Stuck’s second lap was covered at an average of 153 m.p.h., appreciably slower than his speed in the heat. Everyone was obviously taking care not to stress their tyres too much, owing to the longer distance they had to cover. Fagioli passed Varzi after a struggle, and on the third lap overhauled Stuck on the North curve. The latter’s left hand rear tyre was groggy, and he changed it in 40 secs. Soon afterwards Varzi, Caracciola, von Brauchitsch and Geier all stopped at the pits, the latter retiring from the fray for good.

Varzi took up the chase with great vigour, and at half-distance was only 12 seconds behind Fagioli. Chiron, who was taking the corners in his inimitably smooth style and was bolding his car back on the straights, was now in third place, with Caracciola fourth, Stuck fifth, Dreyfus sixth and von Brauchitsch last. Varzi was driving with desperation, and had to change tyres for a third time-in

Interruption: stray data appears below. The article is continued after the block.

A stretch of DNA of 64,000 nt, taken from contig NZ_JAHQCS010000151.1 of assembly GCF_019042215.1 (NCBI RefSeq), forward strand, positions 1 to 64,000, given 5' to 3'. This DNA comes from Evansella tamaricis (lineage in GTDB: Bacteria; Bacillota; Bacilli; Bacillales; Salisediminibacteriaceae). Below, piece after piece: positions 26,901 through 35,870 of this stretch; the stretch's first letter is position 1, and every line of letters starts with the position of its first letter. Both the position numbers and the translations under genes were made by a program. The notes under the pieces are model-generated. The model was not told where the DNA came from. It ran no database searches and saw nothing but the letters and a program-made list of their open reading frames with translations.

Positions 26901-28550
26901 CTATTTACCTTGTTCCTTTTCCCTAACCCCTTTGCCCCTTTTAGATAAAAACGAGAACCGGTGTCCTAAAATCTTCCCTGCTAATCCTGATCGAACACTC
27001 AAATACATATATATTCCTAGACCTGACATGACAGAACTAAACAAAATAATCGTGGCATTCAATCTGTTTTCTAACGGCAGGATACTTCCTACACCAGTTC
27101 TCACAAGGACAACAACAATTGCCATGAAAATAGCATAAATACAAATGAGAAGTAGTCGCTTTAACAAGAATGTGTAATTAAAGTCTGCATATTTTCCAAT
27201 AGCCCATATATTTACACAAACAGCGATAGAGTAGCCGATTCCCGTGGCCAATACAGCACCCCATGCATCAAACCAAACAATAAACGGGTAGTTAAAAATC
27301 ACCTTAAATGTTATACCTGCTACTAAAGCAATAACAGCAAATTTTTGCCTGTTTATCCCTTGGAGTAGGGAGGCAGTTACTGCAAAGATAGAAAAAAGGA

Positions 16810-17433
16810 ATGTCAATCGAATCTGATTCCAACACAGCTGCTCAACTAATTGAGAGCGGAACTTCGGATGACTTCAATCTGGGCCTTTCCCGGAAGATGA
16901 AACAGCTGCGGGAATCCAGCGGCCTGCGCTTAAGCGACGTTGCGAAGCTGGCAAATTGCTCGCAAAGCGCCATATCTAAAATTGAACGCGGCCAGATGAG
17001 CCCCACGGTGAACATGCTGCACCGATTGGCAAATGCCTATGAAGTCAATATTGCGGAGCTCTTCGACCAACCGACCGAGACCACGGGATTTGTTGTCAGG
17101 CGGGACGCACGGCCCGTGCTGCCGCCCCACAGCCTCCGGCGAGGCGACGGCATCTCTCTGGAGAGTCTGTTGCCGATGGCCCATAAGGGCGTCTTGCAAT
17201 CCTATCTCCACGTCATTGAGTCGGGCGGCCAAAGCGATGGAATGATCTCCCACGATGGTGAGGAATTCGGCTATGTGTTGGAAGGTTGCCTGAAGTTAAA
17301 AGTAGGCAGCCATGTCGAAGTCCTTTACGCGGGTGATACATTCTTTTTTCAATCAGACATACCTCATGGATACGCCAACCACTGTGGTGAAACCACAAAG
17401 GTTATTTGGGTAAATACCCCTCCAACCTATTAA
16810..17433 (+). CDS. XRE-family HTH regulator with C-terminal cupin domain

200 kilometres! Nearer and nearer camethe end, and Fagioli was finally flagged int a popular and thoroughly deserving winner. His tyres had just lasted the race,, being worn down to the very canvas. 95, seconds later Chiron flashed past, having. driven one of the best judged races of his. career, and depriving the Germans of a 1, 2, 3 victory. Of all the drivers running. at the end, Chiron’s last lap was the fastest. Varzi came home third, a rear tyre through to the canvas. Stuck wasfourth and von Brauchitsch fifth. Dreyfus who had not stopped at all, just escaped being lapped by Fagioli. His Alia incidentally, was the actual car with which’ Moll won the race last year.

Fagioli’s performance is all the more remarkable when it is remembered that he used the same set of tyres for the final ashe did for the heat. And this is not all. The fastest all-out speed in the race was. made by Fagioli, who was timed over a measured kilometre in i x-4secs. or igom.p.h.


10 laps: 196.560 kilometres.

1. Fagioli (Mercedes-Benz), 49 m. secs.. 148.2 m.p.h.

2. Chiron (Alfa-Romeo), 50 tn. 48.4 secs.

3. Varzi (Auto-Union), 51 M. 27.4 sees.

4. Stuck (Auto-Union), 61 in. 36.4 secs.

5. von Brautchitsch (Mercedes-Bens),53m, 18.4 secs.

6. Dreyfus (Alfa,-Romeo). 54 M. 24.4 secs.

Also ran: Caracciola (Mercedes-Benz), Geier (Merced’es-Benz).